GMWS Blog

Why Are These Kindergarten Children Harvesting Potatoes?

(Photo from October 2012)

There are so many reasons...but let's start with these:

  • Because science begins with nature study and observation. They are learning how food is grown and harvested, while developing an intuitive and reverential respect for the earth and its processes and cycles.
  • Because life-long health (social, emotional, physical, spiritual, cognitive) includes being in the fresh air and sunshine, alongside friends, as we work on a cooperative project together, share opportunities to ask questions and solve problems, and build our will and our muscles.
  • Because life requires that we get involved. These children are being given an important chance to be engaged, helpful, and focused.  

GMWS Alumni Parent David Goodman in conversation with Dr. Maya Angelou

Don't miss this conversation from The Andrew Goodman Foundation's Hidden Heroes Awards 2013.

We are very proud that David Goodman and Sylvia Golbin-Goodman are involved alumni parents at GMWS. Did you know that the stage in Rose Hall is named for Andrew Goodman?

Cursive Writing Makes Kids Smarter

A professor of Neuroscience at Texas A & M University, William Klemm, D.V.M., Ph.D., wrote this excellent piece that supports teaching cursive, an integral part of the Waldorf curriculum. 

Relearning the Lost Skill of Patience

This article from last week in The Atlantic reminds us about the differences between acquiring information and learning, between seeing and understanding.

Tony Porter: A Call to Men

Take a look at this TED talk by Tony Porter, who comes to GMWS regularly to work with students.

Posted by vlarson in parenting, success, self-expression, self-confidence, men, boys, feminism, stereotypes, TED talks, alienation, girls, self-esteem on Monday November 18, 2013 at 09:32AM
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Our Early Childhood Program Prepares Children to Learn Fundamental Academic Skills

This article from Education Week last Spring highlights the importance of spatial skills, like the ones we foster in our Early Childhood program, for later learning.  

One highlight: "We start kids too early on math and reading when they don't have these foundational skills," he said. In the earliest grades, he said, "you can't just teach reading and math to get higher reading and math skills."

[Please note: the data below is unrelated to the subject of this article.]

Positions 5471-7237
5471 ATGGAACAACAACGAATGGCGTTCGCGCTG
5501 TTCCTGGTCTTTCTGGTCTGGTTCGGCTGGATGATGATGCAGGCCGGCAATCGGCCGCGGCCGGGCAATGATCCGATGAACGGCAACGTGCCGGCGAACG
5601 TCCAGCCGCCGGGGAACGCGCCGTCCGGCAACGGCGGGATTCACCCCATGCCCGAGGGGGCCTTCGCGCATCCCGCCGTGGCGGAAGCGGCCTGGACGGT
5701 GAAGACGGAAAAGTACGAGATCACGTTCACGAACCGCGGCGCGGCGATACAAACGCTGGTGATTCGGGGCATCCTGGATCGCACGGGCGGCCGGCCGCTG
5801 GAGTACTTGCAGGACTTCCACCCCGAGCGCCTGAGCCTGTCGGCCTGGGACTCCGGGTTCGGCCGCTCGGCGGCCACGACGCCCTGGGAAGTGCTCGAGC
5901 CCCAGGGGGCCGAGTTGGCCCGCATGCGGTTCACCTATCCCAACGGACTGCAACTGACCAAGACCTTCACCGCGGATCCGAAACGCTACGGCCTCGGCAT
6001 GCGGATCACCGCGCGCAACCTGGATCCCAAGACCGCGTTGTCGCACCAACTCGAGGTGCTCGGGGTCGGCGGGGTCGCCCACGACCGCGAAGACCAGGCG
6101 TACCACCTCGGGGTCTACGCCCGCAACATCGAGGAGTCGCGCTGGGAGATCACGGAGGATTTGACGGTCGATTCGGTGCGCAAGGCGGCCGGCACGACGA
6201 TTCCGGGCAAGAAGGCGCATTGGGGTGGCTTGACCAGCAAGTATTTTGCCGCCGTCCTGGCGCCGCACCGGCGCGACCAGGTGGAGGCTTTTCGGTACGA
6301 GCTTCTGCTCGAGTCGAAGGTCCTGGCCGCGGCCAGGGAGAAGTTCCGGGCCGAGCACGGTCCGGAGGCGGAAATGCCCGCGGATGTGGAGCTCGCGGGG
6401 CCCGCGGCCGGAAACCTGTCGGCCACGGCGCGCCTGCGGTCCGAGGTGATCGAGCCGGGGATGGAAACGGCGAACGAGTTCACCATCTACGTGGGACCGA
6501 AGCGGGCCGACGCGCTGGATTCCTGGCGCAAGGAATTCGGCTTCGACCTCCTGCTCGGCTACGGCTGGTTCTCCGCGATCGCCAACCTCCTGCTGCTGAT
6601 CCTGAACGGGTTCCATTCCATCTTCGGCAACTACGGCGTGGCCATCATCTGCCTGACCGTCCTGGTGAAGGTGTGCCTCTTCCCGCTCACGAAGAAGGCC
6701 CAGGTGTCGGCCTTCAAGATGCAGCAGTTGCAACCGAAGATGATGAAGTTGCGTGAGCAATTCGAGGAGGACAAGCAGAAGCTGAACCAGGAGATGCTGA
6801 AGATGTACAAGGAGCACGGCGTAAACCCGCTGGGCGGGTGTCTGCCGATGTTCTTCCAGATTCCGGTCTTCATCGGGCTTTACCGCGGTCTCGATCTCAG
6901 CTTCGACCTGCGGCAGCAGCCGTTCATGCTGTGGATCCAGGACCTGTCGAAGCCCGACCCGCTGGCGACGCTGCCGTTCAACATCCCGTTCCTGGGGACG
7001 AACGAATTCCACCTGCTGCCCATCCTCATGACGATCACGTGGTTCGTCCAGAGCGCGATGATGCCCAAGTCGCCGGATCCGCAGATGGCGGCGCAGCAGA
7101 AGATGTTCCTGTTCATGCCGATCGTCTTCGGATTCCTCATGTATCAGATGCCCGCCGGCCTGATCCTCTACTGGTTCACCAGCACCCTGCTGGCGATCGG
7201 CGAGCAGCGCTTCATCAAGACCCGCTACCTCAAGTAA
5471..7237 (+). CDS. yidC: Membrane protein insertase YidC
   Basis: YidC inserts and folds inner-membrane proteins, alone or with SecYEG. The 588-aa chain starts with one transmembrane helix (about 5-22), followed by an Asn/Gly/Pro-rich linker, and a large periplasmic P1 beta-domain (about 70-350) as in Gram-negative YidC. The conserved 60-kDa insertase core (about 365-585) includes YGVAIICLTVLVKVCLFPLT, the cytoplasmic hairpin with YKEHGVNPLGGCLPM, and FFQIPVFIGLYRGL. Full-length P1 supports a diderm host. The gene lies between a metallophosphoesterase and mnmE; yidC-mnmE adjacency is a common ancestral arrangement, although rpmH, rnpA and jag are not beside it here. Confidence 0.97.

Posted by vlarson in parenting, success, cognition, neuroscience, self-confidence, pedagogy, self-esteem on Monday November 11, 2013 at 09:44AM
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Tonight! Two Important Talks (Plus a great article on play from the Alliance for Childhood)

Don't miss these two talks tonight at 7:30pm!

In the Arts Building Music Room, Early Childhood Educators Leslie Burchell-Fox, Andrea Gambardella, and Lisa Miccio discuss Child Development from Birth to Seven.  In preparation, take a look at this piece on Kindergarten and preschool education, by Joan Almon, co-founder of the Alliance for Childhood.

In the High School English Room, John Wulsin, longtime High School English and Drama Teacher, speaks on Navigating Adolescence.

These popular talks are not to be missed!

New Research on How Waldorf Students Learn

Take a look at this new study from the Programme for International Student Assessment (PISA) in Germany. A few highlights: "80% of Steiner [Waldorf] students find their learning fun (compared to 67%). 85% find the environment supportive (compared to 60%). The relationship with teachers is judged significantly better at 65% compared to 31%. [Study author Andreas] Schleicher praised the emphasis on personal responsibility and self-motivation, preparing children for the life that awaits them after graduation."

Alone Together

Sherry Turkle, author of Alone Together: Why We Expect More from Technology and Less from Each Other, has been on our radar for some time. A professor at MIT and one of the first academics to study the impact of emerging technology on adults' and children's behavior, her April 2012 TED talk was followed by this interview last week with Bill Moyers. Hers is an important perspective.

Here's a quote: “What concerns me as a developmental psychologist is watching children grow in this new world where being bored is something that never has to be tolerated for a moment,” Turkle tells Moyers. “Everyone is always having their attention divided between the world of people [they're] with and this ‘other’ reality.”

 

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